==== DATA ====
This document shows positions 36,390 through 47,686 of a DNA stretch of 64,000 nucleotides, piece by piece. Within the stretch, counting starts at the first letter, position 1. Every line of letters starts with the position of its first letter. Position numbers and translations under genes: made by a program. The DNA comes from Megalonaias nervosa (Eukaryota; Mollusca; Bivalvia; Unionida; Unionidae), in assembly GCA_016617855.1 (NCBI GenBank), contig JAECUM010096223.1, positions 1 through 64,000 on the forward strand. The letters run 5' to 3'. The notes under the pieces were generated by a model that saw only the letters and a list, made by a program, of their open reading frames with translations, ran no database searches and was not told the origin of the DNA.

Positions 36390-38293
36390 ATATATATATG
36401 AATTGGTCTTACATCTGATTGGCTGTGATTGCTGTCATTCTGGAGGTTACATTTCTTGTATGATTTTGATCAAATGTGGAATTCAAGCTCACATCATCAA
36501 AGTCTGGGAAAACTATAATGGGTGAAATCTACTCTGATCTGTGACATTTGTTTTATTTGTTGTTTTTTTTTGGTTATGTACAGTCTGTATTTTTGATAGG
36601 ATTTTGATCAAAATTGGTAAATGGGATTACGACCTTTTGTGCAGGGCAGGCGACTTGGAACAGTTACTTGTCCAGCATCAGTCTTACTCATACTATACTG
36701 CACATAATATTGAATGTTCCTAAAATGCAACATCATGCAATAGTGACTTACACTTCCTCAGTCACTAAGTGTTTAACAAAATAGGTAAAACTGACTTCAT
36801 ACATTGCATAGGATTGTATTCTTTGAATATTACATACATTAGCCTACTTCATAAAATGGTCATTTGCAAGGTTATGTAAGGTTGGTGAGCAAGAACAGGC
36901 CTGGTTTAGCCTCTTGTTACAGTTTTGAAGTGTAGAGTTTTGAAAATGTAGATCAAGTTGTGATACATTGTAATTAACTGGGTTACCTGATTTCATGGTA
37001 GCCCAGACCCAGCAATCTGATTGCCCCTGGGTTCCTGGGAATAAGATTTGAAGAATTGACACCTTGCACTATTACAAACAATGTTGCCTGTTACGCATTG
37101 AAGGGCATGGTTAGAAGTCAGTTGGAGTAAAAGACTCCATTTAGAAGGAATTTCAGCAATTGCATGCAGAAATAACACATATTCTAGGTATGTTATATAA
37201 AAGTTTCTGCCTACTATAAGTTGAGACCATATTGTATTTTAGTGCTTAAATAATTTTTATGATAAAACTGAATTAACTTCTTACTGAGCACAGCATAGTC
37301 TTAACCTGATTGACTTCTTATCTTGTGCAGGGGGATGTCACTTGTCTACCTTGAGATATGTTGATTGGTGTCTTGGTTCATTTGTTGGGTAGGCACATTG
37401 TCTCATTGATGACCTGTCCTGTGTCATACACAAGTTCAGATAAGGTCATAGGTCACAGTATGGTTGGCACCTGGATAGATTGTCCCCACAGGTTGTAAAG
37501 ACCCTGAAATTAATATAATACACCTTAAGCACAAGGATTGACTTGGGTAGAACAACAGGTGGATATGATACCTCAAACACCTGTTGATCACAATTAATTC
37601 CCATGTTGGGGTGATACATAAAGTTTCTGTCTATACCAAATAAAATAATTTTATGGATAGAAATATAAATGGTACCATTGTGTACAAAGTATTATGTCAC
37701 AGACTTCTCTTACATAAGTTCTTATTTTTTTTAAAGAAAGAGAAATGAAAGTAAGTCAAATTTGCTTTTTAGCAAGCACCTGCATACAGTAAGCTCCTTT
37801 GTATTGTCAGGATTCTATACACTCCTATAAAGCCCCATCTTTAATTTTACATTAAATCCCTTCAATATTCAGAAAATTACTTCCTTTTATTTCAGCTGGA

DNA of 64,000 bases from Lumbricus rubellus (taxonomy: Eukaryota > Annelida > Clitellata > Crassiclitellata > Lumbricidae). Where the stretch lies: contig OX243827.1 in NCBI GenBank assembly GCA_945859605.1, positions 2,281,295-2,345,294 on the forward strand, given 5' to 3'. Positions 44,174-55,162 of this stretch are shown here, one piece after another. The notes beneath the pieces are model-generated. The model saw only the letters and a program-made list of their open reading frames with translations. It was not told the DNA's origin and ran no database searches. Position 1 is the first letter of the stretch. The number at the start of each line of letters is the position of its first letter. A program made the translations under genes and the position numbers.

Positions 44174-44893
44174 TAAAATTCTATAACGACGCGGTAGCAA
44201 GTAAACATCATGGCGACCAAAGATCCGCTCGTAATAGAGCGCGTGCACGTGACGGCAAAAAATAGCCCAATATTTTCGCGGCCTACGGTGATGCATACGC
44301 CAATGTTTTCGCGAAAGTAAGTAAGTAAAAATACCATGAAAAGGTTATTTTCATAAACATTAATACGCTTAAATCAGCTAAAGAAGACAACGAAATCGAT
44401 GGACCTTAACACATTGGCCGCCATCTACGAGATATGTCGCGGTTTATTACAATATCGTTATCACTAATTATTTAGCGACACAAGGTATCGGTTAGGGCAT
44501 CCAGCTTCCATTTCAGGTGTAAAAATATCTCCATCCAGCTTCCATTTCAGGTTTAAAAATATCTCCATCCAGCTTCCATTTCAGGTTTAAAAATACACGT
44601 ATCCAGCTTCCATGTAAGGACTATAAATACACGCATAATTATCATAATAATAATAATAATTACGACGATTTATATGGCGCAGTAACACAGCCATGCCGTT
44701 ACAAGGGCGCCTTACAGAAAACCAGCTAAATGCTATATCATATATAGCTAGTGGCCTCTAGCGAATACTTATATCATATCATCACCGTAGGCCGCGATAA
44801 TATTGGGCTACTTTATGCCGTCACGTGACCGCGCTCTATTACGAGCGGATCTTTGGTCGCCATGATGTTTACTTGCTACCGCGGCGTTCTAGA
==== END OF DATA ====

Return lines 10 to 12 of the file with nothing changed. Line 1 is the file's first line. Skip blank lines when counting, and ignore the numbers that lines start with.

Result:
37001 GCCCAGACCCAGCAATCTGATTGCCCCTGGGTTCCTGGGAATAAGATTTGAAGAATTGACACCTTGCACTATTACAAACAATGTTGCCTGTTACGCATTG
37101 AAGGGCATGGTTAGAAGTCAGTTGGAGTAAAAGACTCCATTTAGAAGGAATTTCAGCAATTGCATGCAGAAATAACACATATTCTAGGTATGTTATATAA
37201 AAGTTTCTGCCTACTATAAGTTGAGACCATATTGTATTTTAGTGCTTAAATAATTTTTATGATAAAACTGAATTAACTTCTTACTGAGCACAGCATAGTC